Hippodamus

Hippodamus

(hĭpŏd`əməs), fl. 5th cent. B.C., Greek architect, b. Miletus. He was the first to plan cities according to geometric layouts. For Pericles he remodeled Piraeus (the port of Athens). He also planned (408) the city of Rhodes and went with the Athenian colonists to replan (c.440) the new city of Thurii in Italy. Other cities of the ancient world followed his methods.
References in classic literature ?
So the Athenians, when they were founding their model new colony at Thurii, employed Hippodamus of Miletus, whom Aristotle mentions in Book II, as the best expert in town-planning, to plan the streets of the city, and Protagoras as the best expert in law-making, to give the city its laws.
Diomed son of Tydeus slew them both and stripped them of their armour, while Ulysses killed Hippodamus and Hypeirochus.
3), along with the name of the architect Hippodamus (498-408 BCE).
1) One urbanism activity in Seleucid was establishing newly built cities and towns using Greek Style and Chess network of Hippodamus, which was mainly done to strengthen power and preserve Seleucid territory.
The first model made full use of the rationalist legacy of Greek utopianism in order to describe a society whose pinnacle was a citta perfetta, serving more as an intellectual rejuvenation of Hippodamus and Vitruvius rather than as a model for political action.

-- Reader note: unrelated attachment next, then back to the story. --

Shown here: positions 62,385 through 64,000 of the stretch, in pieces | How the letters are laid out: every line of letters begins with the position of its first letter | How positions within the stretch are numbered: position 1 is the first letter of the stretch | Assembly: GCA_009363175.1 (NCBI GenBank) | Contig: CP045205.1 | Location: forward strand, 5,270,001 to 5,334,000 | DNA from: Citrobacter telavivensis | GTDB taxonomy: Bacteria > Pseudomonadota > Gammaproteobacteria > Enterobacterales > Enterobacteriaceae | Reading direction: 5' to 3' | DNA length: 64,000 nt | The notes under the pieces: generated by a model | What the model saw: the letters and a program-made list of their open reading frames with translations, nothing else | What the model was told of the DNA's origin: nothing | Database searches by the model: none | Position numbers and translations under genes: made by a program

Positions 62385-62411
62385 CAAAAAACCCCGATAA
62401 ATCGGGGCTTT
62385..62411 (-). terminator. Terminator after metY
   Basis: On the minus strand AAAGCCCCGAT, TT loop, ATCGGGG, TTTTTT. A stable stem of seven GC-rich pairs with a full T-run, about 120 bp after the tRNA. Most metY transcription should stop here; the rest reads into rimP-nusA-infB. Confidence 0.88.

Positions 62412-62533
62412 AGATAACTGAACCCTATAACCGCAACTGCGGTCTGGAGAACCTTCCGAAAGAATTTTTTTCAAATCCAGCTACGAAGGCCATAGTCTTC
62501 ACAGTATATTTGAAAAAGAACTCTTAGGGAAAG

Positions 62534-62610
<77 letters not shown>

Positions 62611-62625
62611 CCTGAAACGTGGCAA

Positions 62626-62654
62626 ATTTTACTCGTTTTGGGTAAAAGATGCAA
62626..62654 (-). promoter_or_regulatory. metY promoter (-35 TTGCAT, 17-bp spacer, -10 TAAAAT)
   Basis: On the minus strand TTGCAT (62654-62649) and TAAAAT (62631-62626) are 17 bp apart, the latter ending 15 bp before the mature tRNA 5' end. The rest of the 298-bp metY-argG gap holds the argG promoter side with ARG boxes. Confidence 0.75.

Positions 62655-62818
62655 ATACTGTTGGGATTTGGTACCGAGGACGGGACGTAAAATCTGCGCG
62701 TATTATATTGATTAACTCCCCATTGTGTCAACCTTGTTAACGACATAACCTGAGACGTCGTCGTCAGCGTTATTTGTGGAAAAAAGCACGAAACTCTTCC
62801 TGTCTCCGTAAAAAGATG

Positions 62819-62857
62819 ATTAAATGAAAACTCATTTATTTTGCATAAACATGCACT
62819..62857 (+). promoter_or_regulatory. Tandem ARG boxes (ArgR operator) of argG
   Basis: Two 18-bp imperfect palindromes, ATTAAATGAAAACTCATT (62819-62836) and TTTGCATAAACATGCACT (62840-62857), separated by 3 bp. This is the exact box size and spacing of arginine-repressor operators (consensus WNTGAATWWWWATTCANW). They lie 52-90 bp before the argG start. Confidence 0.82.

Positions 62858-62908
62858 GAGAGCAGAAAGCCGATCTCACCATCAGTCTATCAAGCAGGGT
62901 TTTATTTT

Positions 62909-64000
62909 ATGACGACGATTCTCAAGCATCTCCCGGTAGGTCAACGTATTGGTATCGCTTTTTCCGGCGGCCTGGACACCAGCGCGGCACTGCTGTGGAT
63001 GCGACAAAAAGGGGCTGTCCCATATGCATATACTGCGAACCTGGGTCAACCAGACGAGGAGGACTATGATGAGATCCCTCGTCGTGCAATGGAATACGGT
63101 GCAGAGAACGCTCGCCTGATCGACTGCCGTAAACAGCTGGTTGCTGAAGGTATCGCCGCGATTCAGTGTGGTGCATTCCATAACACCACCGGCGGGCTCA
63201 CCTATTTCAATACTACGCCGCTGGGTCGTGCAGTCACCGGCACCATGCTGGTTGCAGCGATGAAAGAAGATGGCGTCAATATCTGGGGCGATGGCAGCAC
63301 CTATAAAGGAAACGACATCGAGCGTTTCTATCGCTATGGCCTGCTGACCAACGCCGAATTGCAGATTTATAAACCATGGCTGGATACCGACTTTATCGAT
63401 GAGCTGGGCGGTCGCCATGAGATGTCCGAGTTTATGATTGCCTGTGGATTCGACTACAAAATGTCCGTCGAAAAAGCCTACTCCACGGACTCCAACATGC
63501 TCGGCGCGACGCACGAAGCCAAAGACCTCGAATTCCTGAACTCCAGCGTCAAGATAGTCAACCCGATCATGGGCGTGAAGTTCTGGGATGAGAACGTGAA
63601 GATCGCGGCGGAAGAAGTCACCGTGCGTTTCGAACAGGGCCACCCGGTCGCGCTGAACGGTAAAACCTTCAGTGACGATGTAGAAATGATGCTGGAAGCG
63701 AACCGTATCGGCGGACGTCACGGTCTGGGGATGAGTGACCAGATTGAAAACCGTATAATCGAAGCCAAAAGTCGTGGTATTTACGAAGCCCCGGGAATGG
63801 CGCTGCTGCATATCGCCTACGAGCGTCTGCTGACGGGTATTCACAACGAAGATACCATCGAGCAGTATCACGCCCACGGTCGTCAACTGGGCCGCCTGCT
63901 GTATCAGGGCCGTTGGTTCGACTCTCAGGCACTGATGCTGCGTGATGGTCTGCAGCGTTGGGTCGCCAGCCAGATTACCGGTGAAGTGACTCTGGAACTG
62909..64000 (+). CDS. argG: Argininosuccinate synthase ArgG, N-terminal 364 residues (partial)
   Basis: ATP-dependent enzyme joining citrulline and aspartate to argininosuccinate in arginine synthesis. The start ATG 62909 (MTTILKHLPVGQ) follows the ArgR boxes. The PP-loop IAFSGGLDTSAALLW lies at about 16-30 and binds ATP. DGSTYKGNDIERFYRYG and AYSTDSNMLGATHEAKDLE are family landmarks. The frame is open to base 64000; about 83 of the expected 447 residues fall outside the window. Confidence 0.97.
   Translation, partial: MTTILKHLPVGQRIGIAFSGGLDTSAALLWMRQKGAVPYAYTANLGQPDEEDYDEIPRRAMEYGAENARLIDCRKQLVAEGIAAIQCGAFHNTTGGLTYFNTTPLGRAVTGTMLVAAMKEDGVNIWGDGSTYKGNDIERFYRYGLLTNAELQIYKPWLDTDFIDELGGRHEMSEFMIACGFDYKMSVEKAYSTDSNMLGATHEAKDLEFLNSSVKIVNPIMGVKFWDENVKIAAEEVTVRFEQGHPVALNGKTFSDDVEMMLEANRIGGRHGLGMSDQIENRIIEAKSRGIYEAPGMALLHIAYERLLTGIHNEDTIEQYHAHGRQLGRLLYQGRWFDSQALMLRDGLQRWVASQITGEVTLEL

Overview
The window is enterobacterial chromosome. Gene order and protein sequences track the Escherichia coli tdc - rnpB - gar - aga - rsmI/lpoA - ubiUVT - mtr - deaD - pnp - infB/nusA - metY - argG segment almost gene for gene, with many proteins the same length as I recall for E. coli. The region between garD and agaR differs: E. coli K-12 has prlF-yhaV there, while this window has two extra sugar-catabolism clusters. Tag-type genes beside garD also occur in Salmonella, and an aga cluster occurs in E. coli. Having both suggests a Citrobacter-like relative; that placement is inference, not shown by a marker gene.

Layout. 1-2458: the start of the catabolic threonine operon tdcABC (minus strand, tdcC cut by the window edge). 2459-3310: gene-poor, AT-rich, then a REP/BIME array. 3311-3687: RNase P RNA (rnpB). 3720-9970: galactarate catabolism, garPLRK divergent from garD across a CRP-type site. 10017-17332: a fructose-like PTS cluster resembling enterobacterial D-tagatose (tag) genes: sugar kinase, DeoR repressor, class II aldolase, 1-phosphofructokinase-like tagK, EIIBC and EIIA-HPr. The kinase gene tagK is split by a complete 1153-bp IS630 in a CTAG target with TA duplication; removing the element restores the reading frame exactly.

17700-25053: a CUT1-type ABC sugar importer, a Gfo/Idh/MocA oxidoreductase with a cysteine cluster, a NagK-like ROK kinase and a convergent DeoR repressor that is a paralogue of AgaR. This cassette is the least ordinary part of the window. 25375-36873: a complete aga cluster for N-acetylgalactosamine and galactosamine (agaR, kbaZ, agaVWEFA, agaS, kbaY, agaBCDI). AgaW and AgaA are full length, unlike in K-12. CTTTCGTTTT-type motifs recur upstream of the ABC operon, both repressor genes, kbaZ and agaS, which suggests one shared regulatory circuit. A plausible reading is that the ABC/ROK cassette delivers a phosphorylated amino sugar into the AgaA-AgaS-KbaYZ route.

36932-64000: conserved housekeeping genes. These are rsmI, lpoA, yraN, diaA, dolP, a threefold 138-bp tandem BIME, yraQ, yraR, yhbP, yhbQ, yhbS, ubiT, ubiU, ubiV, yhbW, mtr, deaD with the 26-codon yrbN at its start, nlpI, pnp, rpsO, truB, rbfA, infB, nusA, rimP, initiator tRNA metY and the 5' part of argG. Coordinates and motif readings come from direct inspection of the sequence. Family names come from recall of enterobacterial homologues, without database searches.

From the unwritten laws of Lycurgus that created the foundations of the Spartan state, to the written laws of Solon in Athens, to Hippodamus on civic planning, Zaleucus on the divine source of laws, Philolaus on family laws and much more, Early Greek Lawgivers offers a fascinating glimpse into ideas and lives of notable figures in classical Greek history.
His recent publications include "Marx's Criticism of the Utopian Socialists" (Utopian Studies); "Values and Planning: The Argument from Renaissance Utopianism," (Ethics, Place, and the Environment); "The Two Professions of Hippodamus of Miletus: On the Relationship Between Philosophy and Urban Planning" (Philosophy and Geography); and "Popper's Anti-Utopianism and the Concept of Open Society" (Journal of Value Inquiry).
Later, in De militia, he had advocated a return to a classicall y inspired citizen militia based on a combination of elements derived from the military systems envisaged by Greek philosophers like Plato and Hippodamus and Romulus' Roman militia.
The city of Hippodamus was composed of 10,000 citizens divided into three parts--one of artisans, one of husbandmen, and a third of armed defenders of the state.
Town planning was invented by the Greek, Hippodamus, who redesigned his city of Miletus, after Persians destroyed it.